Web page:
When you are certain that it is working, trim away the audio jack from the circuit board and solder the two audio wires to the USB dongle as pictured.
Epoxy the USB jack into case. (Shhhhh…. I also touched up the outside of the case around the USB jack with white enamel model paint.) Insert the circuit bracket into the body of the case. Plug in the USB Dongle. Fasten the 3/32″ jack. Put the lid on the case and fasten it shut with the screws.
Download the following file:
Print it on transparent sticker paper. Cut it to size and stick it to your case.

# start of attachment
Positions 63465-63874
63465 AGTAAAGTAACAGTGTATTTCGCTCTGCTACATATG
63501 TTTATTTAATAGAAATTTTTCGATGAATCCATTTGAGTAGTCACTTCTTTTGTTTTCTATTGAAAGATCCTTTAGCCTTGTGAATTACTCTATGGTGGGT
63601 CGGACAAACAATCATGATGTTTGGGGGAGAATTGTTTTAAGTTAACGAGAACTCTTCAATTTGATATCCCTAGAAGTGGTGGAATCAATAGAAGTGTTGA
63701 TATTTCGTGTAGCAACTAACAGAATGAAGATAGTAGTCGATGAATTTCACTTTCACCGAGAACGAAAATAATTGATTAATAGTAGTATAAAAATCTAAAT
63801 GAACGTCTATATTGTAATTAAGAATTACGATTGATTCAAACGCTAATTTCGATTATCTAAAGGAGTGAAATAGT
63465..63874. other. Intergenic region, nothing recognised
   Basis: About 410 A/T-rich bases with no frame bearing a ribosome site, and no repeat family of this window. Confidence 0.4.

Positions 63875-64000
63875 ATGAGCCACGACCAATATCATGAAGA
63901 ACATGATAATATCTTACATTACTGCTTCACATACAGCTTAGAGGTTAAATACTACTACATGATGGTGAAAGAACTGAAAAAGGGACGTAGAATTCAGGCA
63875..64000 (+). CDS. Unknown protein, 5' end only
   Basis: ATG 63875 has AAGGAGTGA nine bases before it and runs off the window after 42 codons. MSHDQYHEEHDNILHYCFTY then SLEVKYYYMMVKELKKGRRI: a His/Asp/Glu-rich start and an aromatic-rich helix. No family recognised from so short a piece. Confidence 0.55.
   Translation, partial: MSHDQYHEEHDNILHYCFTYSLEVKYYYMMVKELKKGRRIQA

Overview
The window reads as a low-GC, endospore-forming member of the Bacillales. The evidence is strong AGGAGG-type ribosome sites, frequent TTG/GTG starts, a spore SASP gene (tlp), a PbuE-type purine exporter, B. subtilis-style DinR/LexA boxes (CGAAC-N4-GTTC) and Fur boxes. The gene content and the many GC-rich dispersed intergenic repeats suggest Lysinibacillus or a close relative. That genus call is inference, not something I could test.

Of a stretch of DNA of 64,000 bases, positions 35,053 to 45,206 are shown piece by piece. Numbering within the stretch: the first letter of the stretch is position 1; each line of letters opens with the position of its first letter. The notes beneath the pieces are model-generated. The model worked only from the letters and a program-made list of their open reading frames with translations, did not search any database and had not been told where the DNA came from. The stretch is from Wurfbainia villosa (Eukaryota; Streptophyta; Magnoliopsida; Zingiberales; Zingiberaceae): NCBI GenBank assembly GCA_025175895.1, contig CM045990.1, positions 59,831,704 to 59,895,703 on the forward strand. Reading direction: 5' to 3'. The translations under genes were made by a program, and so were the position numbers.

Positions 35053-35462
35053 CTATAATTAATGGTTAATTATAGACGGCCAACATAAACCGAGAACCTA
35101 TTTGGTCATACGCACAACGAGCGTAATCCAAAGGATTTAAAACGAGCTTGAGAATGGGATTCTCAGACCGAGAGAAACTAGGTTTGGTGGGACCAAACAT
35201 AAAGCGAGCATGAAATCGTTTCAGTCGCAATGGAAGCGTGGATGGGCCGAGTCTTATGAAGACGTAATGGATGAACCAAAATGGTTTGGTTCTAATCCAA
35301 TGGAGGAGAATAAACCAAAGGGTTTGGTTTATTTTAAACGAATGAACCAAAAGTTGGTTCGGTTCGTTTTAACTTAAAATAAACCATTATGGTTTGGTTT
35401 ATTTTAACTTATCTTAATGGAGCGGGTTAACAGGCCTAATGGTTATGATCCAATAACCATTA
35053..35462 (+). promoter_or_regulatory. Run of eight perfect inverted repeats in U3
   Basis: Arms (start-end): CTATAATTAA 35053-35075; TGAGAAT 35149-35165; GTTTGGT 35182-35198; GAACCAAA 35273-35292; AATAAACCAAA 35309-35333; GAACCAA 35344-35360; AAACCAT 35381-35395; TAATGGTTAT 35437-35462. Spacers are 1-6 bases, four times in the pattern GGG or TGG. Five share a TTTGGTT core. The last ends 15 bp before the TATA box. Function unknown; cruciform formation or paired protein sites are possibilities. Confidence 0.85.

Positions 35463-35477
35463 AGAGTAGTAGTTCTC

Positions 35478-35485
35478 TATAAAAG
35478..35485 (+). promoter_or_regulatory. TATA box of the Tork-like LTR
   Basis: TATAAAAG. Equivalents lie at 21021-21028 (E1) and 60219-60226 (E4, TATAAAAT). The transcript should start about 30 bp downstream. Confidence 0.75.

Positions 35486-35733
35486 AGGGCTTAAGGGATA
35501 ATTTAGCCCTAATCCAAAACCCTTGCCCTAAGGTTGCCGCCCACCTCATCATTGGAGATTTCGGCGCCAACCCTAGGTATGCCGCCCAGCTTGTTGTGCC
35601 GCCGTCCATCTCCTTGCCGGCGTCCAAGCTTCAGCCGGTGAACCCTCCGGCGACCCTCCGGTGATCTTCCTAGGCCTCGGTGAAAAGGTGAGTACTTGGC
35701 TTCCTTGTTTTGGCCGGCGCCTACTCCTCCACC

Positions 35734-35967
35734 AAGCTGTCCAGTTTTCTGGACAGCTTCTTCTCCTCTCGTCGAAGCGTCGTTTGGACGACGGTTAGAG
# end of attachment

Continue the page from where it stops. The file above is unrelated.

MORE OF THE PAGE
Download and install The Googlher Firefox addon if you haven’t done so already. Plug it in and enjoy!
Note: If you are hearing annoying beeps instead of feeling wonderful vibrations, then you need to configure your computer to output through the USB dongle instead of the built in speakers.